If you have been paying any attention to my feelings on religion and politics at all, you know that I would love to be blogging about Mitt Romney's big faith speech today. Unfortunately, tonight I have yet another kidney stone, and am basically incapable of such thought thanks to the painkillers.
So I'll make this short and sweet. From the perspective of an LDS Republican, I really liked what Mitt said. Do I think it will resonate with everyone everywhere? Of course not. Do I think the speech helped? Absolutely- to those who were open-minded. Of the criticisms I have read thus far (from readers of different news sites), most seemed to have made up their minds about him already.
A few of the quotes I really liked-
"Freedom requires religion just as religion requires freedom. Freedom opens the windows of the soul so that man can discover his most profound beliefs and commune with God. Freedom and religion endure together, or perish alone."
(I personally think this will become one of the quotes that he will always be remembered for. At least, it will always be the quote I will remember him by.)
"In such a world, we can be deeply thankful that we live in a land where reason and religion are friends and allies in the cause of liberty, joined against the evils and dangers of the day. And you can be certain of this: Any believer in religious freedom, any person who has knelt in prayer to the Almighty, has a friend and ally in me. And so it is for hundreds of millions of our countrymen: we do not insist on a single strain of religion - rather, we welcome our nation's symphony of faith."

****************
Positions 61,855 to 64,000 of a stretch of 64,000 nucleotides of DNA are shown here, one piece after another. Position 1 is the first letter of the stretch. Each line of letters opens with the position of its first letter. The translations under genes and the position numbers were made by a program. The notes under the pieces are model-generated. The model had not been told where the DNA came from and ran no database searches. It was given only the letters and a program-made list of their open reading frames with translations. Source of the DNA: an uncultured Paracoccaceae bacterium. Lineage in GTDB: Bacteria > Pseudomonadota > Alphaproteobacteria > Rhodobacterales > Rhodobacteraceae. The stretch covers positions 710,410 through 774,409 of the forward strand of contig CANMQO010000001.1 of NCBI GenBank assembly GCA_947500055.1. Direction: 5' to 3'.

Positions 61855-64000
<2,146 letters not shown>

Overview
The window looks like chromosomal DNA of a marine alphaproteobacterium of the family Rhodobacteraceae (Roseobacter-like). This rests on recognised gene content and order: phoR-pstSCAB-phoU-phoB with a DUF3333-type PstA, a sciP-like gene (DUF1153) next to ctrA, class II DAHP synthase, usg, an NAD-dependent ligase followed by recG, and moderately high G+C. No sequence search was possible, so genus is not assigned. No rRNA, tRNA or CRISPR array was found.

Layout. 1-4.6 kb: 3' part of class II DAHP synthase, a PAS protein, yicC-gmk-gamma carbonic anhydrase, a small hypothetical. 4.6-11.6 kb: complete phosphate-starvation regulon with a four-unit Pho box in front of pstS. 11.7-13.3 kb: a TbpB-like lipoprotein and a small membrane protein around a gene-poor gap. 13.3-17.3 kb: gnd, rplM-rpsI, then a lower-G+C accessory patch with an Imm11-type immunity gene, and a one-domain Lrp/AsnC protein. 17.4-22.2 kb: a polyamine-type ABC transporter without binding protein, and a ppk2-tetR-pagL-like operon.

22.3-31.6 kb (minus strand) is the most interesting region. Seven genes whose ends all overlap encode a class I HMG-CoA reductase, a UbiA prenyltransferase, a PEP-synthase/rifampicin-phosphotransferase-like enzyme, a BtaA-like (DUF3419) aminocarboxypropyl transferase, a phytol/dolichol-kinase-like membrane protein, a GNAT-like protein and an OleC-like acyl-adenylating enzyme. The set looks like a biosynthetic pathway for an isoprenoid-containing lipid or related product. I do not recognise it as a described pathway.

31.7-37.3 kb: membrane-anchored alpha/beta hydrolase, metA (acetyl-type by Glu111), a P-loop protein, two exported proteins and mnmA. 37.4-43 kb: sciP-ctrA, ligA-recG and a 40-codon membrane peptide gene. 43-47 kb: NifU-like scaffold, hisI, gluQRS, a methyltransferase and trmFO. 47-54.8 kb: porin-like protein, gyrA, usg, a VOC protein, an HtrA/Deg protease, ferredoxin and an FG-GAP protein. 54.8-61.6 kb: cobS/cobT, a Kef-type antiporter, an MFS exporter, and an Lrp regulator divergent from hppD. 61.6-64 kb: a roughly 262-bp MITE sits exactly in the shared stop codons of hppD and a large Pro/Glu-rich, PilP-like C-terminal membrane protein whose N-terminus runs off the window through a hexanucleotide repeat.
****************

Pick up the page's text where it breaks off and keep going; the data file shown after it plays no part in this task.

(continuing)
"We should acknowledge the Creator as did the founders – in ceremony and word. He should remain on our currency, in our pledge, in the teaching of our history, and during the holiday season, nativity scenes and menorahs should be welcome in our public places. Our greatness would not long endure without judges who respect the foundation of faith upon which our constitution rests. I will take care to separate the affairs of government from any religion, but I will not separate us from 'the God who gave us liberty.'"
All in all, I was impressed. I am looking forward to hearing my uncle's point of view. The campaign flew him to Texas for the event today. He got the chance to see Mitt and rub shoulders with several great men I am told.
I'd really love to hear other thoughts on this speech- especially from my politically active LDS friends!!
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